Acknowledging that there had been shortcomings on their part as well, Prof. Jayasumana said that so far approximately 2 mn people had received the booster. The State Minister said that the government had sufficient stocks of Pfizer in hand to continue with the third round of inoculation.

The top medical academic turned politician emphasized that they felt the urgent need to administer a booster before the end of this year as a key part of the overall strategy to thwart another massive eruption during the festive period.

Asked whether the government had been successful in convincing the public about the urgent necessity for the inoculation drive, State Minister Jayasumana emphasized that those who refused to get vaccinated were only a fraction of the population. If one compares the segments which refused the vaccination over various reasons, including religious sentiments in the West and other parts of the world, the situation here was much better, Prof. Jayasumana said.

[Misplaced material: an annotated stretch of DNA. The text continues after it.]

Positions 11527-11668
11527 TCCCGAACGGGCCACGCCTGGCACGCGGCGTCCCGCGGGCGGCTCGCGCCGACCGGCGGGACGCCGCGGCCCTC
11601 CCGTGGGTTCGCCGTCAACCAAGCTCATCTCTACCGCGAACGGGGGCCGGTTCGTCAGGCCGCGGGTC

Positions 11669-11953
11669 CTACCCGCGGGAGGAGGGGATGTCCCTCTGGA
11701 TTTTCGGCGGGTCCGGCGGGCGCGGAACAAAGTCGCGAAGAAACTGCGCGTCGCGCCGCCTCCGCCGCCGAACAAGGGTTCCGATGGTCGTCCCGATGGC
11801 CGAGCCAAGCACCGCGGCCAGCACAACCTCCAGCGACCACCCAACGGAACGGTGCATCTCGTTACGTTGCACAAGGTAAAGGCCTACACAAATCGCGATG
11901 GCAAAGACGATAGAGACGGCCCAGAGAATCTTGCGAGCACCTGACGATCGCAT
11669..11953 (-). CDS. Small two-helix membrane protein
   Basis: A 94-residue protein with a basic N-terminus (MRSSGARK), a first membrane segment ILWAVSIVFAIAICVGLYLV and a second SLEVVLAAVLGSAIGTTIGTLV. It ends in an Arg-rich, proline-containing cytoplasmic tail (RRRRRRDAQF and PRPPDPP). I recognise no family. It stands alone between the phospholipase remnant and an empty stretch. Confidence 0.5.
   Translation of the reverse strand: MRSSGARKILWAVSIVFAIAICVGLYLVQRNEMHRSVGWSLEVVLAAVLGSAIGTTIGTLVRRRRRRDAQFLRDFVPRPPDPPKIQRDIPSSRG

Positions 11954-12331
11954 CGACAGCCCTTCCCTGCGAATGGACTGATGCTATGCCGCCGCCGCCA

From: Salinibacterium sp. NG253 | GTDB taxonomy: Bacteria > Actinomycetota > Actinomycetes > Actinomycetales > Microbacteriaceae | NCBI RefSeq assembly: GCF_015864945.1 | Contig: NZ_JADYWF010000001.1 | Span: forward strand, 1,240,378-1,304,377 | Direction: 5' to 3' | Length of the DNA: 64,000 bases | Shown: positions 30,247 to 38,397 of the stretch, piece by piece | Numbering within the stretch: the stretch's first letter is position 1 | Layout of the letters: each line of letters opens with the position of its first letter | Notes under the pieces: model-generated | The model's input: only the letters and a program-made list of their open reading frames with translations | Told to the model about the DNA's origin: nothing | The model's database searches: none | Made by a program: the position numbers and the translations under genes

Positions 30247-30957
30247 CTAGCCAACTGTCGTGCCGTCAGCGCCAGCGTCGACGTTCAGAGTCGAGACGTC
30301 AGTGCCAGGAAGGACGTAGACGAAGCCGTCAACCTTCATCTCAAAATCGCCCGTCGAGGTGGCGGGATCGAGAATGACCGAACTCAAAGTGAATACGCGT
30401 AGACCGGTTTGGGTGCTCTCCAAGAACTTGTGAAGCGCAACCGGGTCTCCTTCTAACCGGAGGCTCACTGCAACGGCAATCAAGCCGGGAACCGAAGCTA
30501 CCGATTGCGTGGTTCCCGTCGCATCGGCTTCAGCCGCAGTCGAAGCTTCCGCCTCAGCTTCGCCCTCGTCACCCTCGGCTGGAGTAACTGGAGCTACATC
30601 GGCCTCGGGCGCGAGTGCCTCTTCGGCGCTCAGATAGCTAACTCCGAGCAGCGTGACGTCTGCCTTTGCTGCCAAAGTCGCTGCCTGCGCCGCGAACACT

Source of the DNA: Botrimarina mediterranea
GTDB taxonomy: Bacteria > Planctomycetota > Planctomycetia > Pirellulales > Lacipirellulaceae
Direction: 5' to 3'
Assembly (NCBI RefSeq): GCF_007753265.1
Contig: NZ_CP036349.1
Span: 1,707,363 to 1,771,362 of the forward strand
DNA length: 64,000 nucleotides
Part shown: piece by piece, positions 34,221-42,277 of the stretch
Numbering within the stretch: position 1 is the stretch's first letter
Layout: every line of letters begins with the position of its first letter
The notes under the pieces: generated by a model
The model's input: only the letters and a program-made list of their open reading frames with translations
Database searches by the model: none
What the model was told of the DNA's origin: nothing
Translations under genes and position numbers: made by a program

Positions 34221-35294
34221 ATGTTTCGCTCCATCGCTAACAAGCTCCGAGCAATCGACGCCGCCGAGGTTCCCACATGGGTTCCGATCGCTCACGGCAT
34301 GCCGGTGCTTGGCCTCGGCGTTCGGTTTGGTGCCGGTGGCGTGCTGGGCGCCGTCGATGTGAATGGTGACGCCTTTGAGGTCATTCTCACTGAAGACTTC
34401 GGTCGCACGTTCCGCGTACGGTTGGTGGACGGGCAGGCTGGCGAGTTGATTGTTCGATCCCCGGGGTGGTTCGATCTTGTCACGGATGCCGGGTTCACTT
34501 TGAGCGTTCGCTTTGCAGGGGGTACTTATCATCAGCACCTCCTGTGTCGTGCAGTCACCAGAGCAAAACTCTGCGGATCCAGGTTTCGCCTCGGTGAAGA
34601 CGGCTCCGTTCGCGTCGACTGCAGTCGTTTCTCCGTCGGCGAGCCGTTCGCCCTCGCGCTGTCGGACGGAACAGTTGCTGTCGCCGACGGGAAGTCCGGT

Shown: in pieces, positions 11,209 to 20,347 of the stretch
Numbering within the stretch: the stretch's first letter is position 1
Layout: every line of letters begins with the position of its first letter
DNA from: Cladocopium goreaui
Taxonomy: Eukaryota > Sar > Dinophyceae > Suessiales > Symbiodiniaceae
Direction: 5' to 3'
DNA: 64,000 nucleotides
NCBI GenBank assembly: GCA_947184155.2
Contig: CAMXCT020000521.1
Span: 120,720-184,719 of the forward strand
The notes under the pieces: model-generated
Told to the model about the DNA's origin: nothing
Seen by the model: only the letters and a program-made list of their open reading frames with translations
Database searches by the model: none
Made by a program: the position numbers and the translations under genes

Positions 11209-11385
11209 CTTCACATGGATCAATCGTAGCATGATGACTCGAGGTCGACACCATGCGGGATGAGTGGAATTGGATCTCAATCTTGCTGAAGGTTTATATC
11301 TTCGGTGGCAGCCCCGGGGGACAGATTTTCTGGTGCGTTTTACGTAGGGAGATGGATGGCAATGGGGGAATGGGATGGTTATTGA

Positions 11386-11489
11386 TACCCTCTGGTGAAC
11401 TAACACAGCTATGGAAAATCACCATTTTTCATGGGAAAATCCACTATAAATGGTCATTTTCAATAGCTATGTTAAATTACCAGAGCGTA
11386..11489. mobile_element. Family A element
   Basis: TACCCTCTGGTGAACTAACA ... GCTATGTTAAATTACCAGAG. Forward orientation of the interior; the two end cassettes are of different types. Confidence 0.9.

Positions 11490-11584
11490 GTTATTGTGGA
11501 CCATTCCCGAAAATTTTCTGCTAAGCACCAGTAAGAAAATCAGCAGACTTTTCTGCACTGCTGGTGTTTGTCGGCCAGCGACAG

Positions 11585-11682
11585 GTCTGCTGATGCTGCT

The State Minister said that the government wouldn’t under any circumstances force people to receive vaccination. However, those who refused vaccination should realize their movements would be automatically restricted once the inoculation was made mandatory to enter public places, the Anuradhapura District MP said.

Commenting on the impact the epidemic had on the national economy, Prof. Jayasumana said that the country was already experiencing such a difficult situation another eruption would be catastrophic. “We cannot afford to have another lockdown,” Prof. Jayasumana said, urging the public to follow the basic guidelines. According to the State Minister, the losses suffered since early 2020 due to Covid-19 eruption had been incalculable and were having a negative impact on current recovery efforts.

Prof. Jayasumana remained as State Minister of Production, Supply and Regulation of Pharmaceuticals in spite of health minister Pavitradevi Wanniarachchi being replaced by Keheliya Rambukwella on August 16.  Rambukwella received the health ministry amidst accusations over serious flaws in the management of the epidemic.

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Weerawansa’s wife sentenced to RI